Hundreds of thousands of migrants are waiting in Libya to cross the Mediterranean to Europe, according to Britain’s National Crime Agency.
It warned that Italy’s refusal to take stranded ships had created a bottleneck of 700,000 waiting in the North African country.
There has been a spike in attempted illegal sea crossings to Europe this year. Some 300 people drowned last week alone.
In a briefing, Tom Dowdall, NCA deputy director of organised immigration crime, warned of a ‘meltdown’ in Libya because of Italy’s policy.
He said migrants were finding new ways to evade detection, including hiding in ‘coffin-sized’ spaces in vehicles, with ‘complicit lorry drivers’ charging up to £2,000 per migrant.
He revealed that smugglers collectively make up to £6billion a year charging would-be migrants.
A single boat from Africa to Europe could make them up to £300,000.
He said: ‘Organised crime gangs are loading people into lorries, before bringing them through France and onto the UK. There are adapted hides in the rear of vehicles, an area for six to eight people, with welded false doors, and coffin “hides”.’
Mr Dowdall said ‘complicit lorry drivers’ were charging up to £2,000 per migrant.
Iraqi Kurds, Afghan and Albanian gangs were the most prolific people smugglers to the UK.
Since the destruction of the Jungle camp in Calais in 2016, the issue had shifted to Belgium, he said.
The details emerged at a briefing on Project Invigor, a joint NCA, Home Office, Coastguard, Border Force and Crown Prosecution Service operation, according to the Sunday Express.
The project costs £14million a year to run.
Chris Hogben, NCA head of operations for organised immigration crime, said rescue boats were inadvertently aiding people smugglers.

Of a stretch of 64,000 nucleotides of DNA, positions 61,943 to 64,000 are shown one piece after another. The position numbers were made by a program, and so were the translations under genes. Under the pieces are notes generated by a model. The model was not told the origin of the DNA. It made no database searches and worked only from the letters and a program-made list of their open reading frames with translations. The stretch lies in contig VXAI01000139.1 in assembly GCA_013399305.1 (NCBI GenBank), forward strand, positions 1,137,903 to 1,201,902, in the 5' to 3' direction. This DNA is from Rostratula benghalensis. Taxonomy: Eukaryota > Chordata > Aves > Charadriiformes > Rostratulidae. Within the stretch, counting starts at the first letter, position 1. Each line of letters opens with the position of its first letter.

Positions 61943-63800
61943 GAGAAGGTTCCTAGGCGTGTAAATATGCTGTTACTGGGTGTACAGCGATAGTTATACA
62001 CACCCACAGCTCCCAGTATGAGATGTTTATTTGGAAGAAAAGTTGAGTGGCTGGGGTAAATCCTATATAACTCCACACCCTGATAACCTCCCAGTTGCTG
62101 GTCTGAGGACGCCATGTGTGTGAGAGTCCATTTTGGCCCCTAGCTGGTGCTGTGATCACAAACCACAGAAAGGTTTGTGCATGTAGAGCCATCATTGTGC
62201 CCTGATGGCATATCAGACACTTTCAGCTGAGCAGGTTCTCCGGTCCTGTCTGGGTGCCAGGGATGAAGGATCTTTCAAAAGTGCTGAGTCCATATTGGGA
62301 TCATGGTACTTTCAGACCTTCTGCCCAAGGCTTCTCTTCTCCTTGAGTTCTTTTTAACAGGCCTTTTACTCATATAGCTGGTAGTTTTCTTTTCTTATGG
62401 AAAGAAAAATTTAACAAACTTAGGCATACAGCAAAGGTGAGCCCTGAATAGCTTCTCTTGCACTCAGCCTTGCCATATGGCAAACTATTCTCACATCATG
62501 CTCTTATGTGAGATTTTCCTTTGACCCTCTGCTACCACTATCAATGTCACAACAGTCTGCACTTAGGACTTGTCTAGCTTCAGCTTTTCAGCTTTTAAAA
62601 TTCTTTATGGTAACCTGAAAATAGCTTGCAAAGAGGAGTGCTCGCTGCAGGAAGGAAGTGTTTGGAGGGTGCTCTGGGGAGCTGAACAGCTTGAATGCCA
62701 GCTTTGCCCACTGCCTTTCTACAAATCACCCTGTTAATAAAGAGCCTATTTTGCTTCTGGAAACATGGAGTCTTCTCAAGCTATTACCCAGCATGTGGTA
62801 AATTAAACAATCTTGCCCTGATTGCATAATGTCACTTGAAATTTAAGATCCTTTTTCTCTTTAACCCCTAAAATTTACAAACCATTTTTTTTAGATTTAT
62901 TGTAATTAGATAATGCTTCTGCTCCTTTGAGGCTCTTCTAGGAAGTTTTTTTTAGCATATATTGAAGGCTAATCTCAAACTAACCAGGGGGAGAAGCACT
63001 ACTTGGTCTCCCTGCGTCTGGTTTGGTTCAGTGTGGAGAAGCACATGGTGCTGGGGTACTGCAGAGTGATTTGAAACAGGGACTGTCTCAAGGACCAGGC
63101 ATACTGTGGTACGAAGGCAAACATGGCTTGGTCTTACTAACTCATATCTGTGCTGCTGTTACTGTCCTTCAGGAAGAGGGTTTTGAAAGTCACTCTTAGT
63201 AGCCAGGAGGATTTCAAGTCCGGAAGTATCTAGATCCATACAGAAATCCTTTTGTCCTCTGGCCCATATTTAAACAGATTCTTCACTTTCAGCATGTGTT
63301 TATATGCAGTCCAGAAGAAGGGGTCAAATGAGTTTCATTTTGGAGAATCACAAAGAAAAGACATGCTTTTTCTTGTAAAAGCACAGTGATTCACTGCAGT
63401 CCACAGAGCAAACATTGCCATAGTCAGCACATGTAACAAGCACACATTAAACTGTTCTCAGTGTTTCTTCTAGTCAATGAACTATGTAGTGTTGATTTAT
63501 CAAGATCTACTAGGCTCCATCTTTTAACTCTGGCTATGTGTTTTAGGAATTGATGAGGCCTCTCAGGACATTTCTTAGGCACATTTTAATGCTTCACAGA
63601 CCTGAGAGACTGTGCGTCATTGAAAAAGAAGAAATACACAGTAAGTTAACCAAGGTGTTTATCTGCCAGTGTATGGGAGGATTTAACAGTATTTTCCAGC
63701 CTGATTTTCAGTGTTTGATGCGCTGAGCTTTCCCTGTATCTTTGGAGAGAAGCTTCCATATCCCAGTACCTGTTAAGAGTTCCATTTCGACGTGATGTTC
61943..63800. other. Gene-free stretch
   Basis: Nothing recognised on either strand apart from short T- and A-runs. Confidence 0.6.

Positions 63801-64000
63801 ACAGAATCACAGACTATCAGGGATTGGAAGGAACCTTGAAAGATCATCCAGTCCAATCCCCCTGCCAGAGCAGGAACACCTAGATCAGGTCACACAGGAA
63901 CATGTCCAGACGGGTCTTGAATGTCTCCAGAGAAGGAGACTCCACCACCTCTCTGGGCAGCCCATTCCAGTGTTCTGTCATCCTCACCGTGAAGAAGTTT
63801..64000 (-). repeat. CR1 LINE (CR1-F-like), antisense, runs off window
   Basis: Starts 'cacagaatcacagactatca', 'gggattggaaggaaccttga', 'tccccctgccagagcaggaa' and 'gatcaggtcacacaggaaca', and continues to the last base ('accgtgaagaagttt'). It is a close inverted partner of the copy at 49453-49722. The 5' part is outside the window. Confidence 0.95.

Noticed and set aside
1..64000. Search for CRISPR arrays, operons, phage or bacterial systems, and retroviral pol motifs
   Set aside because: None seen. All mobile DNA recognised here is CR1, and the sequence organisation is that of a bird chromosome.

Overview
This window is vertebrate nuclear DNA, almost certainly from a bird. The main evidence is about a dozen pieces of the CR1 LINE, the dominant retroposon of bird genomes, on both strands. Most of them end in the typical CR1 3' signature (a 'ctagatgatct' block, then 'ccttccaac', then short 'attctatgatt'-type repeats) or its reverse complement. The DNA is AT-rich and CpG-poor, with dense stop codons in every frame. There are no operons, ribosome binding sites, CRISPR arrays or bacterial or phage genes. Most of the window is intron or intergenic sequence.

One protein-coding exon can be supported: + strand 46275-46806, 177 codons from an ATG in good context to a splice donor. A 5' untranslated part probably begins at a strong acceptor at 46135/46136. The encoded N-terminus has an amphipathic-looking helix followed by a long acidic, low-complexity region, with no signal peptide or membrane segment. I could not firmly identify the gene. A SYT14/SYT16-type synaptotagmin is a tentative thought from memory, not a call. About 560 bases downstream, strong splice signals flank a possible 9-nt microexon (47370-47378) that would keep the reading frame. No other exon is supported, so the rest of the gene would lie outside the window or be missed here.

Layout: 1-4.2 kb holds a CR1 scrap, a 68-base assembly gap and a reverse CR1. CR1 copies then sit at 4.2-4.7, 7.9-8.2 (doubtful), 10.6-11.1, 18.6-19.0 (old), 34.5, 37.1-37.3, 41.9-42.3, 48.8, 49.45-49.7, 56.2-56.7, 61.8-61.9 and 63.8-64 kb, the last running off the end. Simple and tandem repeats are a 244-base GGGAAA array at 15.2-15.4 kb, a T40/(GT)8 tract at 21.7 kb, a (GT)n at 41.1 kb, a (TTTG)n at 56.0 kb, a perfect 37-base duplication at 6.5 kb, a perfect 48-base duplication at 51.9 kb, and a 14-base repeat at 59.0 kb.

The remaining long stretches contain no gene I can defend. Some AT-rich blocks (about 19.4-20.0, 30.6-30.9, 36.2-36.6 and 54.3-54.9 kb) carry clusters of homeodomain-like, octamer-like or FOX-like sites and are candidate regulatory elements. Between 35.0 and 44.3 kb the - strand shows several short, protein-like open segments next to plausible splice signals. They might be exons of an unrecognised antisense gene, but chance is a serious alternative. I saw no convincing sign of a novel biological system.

They are boats manned by non-governmental organisations
He said the NGOs were supposed to rescue people once they are more than 12 miles from the Libyan coast, but they were coming in much closer.
He said: ‘They make it easier for the crime groups who now send a boat with not enough fuel on purpose as they know they will be picked up.’
The revelations of the scale of the challenge come after EU officials in Brussels had struggled to agree on a joint response to migration to calm tensions in Italyand Germany.
Germany, Italy and Austria will this week hold talks on how to ‘shut’ the migration route across the Mediterranean from Africa into Europe.
Last week Angela Merkel’s government agreed a heavily watered-down version of plans to control migrantnumbers on the German-Austrian border.
The government quietly dropped plans to turn away migrants who are already registered in another EU country unless Germany has a bilateral deal to deport them.
The latest figures show attempted crossings to Greece and Turkey are up by 47 per cent on last year. Those to Spain and Italy up by 75 per cent.
They have not reached the peak levels of 2015, when Mrs Merkel opened Germany’s borders and allowed a million refugees in.